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May 19, 2015

Off the rack

by Zewde Ingram, Online Entertainment Editor
The art of sewing has dwindled as industrialized production continues to grow and machines replace human touch. Most people select their clothes from department stores teeming with repetitive mass-produced items that reflect the fluctuating trends of the fashion industry. Blair students are often decked in apparel from stores like Forever 21, H&M and American Apparel. However, some Blazers have decided to set themselves apart from the conventional fashion by making their clothes themselves.

For as long as she can remember, freshman Iyanu Bishop has regarded fashion and sewing with admiration. The nuanced textures of the fabric, the sleekness of the thread and the rhythmic thump of the sewing machine needle are therapeutic to her. Bishop recalls that her motivation to create her own clothes blossomed from observing her grandmother, a seamstress, as well as her aunt. "I always saw my grandmother and aunt sewing and I just got really into fashion and I loved the idea of creating stuff so I put two and two together," Bishop remembers. Bishop took a sewing class in fourth grade and then supplemented her knowledge with YouTube tutorials until she became proficient at the art.
Freshman Iyanu Bishop poses, showing off her edgy personal style. Hannah Rapp
Freshman Iyanu Bishop poses, showing off her edgy personal style.

Kayla Poawui, a junior, shares a similar affinity for fashion and handiwork. "Seeing things I wanted and thinking 'I could make that!' is what inspired me to make clothing," Poawui exclaims. "I wanted to be different and able to say, 'I made this, it is one and only.' " Like Bishop, Poawui's venture into sewing was largely self-taught and started at a young age. "I taught myself and started hand sewing when I was really young," Poawui says. "I remember being overjoyed when I got my first sewing machine in 6th grade."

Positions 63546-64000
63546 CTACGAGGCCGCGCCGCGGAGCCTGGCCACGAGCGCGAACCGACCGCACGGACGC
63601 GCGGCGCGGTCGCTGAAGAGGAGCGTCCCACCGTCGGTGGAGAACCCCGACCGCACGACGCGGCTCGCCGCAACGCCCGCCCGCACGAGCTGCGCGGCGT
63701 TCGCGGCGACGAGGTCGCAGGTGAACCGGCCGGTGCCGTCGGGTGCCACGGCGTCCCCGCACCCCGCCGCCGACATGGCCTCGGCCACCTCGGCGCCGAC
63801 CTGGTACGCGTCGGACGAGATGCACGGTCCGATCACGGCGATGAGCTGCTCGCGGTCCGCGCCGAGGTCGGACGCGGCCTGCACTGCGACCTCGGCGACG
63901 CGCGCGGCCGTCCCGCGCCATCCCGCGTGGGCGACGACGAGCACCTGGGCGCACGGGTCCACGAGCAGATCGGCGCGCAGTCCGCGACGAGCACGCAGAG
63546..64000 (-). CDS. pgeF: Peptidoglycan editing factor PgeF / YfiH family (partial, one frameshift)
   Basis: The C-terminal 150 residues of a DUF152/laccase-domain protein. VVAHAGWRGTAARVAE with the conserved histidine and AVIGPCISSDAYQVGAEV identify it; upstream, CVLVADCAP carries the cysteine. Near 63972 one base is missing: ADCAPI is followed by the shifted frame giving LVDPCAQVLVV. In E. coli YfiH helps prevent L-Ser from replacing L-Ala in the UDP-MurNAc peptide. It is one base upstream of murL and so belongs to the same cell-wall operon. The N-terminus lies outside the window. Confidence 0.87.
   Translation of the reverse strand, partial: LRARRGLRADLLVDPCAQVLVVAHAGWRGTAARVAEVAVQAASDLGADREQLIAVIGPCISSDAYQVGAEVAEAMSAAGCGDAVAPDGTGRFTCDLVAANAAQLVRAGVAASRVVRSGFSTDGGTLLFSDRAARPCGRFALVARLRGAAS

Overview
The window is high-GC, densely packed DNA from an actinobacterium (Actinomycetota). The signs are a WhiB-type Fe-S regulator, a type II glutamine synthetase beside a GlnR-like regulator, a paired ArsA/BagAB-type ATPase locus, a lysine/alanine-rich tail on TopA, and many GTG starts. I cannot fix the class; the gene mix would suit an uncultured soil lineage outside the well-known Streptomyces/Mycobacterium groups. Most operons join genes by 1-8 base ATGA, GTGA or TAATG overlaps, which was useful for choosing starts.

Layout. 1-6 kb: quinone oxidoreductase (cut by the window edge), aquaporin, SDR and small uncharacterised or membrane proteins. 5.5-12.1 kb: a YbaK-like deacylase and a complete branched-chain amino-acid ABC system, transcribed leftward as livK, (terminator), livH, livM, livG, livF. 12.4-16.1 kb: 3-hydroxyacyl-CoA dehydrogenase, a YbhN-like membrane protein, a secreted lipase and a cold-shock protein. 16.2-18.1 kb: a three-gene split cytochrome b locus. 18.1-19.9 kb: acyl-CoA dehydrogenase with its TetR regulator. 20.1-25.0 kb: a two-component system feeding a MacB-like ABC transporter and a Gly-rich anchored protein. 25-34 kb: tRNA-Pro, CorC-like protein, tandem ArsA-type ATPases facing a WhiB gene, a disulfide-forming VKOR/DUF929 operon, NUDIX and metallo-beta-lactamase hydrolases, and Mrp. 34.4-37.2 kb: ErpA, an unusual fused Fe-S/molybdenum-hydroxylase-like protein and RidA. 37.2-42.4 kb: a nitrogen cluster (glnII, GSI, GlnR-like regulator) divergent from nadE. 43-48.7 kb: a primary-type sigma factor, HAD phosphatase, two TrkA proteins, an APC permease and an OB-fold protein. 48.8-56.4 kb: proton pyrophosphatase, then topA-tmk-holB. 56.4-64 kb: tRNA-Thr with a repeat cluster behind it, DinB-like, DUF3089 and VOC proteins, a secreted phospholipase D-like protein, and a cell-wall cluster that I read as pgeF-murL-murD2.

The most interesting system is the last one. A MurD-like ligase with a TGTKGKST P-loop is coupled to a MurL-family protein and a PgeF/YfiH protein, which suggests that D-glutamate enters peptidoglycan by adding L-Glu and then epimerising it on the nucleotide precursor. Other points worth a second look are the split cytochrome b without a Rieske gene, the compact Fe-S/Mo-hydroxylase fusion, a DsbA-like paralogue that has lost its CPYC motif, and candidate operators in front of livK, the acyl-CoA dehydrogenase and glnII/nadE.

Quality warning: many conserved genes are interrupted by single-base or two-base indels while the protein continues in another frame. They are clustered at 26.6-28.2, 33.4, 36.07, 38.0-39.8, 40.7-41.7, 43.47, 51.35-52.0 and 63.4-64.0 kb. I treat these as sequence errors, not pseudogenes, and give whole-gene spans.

Sewing is not an easily acquired skill, as it requires patience and time. "There are a ton of difficulties when making clothes," says Paowui. "The main one would be not giving up due to frustration. I can't even count how many times I get frustrated while creating a piece." Bishop specifically remembers the incredible amount of difficulty she faced when she first started sewing. "I had this dress I started in the sewing class but the teacher didn't understand my vision and it turned out hideous and I was pissed so I threw it away in my closest," Bishop chuckles. "I eventually revisited it and I'm glad I did because it turned out decent." Part of the frustration comes from the extensive amount of time it takes to make clothes. Often, one skirt can take hours to make. "I love sewing, but it is hard work," Bishop asserts. "I stayed up until 4 in the morning attempting to finish a dress multiple times."